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Two to be sentenced for Emiliano Sala mortuary footage

A tribute at Cardiff City Stadium for Emiliano Sala. Credit: Aaron Chown/PA

A CCTV company director and her employee are to be sentenced for illegally accessing footage of footballer Emiliano Sala’s body in the mortuary.

Mr Sala, 28, had just signed for Cardiff City when the plane he was travelling in crashed into the English Channel, north of Guernsey, on January 21.

His body was recovered on February 6 and a post-mortem examination took place at Bournemouth Borough Mortuary the following day.

Sherry Bray leaving Swindon Magistrates’ Court. Credit: Ben Birchall/PA

Sherry Bray, 49, the director of Camera Security Services Limited in Chippenham, Wiltshire, and her employee Christopher Ashford, 62, accessed footage of the procedure being conducted on Mr Sala.

They replayed the clip before Bray took a picture of it on her mobile phone and sent it to a family member on Facebook Messenger, leading to it being widely shared on social media.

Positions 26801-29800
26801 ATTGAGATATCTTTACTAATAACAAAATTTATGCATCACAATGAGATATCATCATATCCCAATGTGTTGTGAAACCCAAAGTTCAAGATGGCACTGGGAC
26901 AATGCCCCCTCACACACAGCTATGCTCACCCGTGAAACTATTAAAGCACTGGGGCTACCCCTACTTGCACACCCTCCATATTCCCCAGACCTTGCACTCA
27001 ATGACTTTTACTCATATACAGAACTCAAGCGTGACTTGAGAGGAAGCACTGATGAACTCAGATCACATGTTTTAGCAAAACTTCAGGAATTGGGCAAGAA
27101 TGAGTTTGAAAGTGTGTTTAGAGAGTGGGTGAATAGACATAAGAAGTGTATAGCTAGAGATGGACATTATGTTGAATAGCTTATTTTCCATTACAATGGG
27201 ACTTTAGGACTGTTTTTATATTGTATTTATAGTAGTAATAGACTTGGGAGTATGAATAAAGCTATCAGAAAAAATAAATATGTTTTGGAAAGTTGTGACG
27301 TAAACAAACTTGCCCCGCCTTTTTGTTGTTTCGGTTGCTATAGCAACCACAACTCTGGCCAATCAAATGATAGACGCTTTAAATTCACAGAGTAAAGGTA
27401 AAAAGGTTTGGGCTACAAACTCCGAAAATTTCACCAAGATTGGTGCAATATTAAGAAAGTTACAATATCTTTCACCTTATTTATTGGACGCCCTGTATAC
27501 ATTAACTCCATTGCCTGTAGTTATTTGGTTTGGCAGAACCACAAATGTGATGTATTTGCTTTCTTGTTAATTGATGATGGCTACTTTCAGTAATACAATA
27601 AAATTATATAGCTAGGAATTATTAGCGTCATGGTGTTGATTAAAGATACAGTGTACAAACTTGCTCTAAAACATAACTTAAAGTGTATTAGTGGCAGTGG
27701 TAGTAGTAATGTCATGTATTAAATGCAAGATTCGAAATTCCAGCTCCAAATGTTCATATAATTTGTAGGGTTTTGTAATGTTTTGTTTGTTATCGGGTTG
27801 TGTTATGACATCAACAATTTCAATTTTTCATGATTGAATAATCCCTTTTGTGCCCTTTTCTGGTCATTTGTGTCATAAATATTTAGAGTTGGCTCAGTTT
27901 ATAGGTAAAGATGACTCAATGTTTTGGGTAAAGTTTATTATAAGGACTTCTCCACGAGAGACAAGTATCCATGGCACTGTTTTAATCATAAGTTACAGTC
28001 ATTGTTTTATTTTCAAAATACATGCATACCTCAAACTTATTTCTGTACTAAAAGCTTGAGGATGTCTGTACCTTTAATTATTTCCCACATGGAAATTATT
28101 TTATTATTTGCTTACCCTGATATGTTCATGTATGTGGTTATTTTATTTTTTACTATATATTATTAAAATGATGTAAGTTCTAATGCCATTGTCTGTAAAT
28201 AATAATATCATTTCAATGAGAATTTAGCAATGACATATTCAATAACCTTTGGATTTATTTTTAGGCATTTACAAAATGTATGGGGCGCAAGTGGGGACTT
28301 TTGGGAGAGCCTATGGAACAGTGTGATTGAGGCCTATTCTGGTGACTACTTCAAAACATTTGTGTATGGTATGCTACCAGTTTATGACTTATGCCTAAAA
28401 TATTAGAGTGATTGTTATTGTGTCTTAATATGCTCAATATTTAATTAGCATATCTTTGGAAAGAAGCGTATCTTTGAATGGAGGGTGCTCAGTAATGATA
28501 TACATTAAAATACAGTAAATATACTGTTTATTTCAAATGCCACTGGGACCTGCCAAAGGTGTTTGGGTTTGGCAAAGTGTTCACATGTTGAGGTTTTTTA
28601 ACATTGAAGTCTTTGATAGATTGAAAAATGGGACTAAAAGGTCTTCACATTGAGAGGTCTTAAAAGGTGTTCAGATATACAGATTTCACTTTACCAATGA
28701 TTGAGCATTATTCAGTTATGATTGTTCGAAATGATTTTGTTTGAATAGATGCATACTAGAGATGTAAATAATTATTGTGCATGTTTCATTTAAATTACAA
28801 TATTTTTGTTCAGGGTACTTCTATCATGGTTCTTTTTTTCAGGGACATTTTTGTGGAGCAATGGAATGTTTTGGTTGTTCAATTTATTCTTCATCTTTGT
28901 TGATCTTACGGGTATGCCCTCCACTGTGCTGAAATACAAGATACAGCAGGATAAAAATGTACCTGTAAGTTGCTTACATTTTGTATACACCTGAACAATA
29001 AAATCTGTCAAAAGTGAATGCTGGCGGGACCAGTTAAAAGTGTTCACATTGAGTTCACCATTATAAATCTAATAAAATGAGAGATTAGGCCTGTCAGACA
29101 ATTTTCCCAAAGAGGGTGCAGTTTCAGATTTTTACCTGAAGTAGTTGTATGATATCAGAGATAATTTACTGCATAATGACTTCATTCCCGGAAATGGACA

After realising that police were investigating, Bray deleted the file from her phone and asked Ashford to do the same.

Evidence from Bray’s phone also revealed that she had taken a picture of another body in the mortuary, a man called Andrew Latchem who had previously died in non-suspicious circumstances.

Christopher Ashford leaving Swindon Magistrates’ Court. Credit: Ben Birchall/PA

Bray, of Corsham, and Ashford, of Calne, each admitted three counts of computer misuse at Swindon Crown Court in August.

Bray also admitted perverting the course of justice by instructing Ashford to “delete your pics”, deleting the post-mortem cameras from the live feed camera facility and deleting the mortuary image of Mr Sala from her phone.

Speaking after the guilty pleas, Detective Inspector Gemma Vinton, of Wiltshire Police, said Mr Sala’s family, who live in Argentina, had been kept fully updated.

She said they had been “significantly impacted at what was already a difficult and traumatic time for them”.

Anthony Johns, of the Crown Prosecution Service, described the actions of Bray and Ashford as “truly appalling”.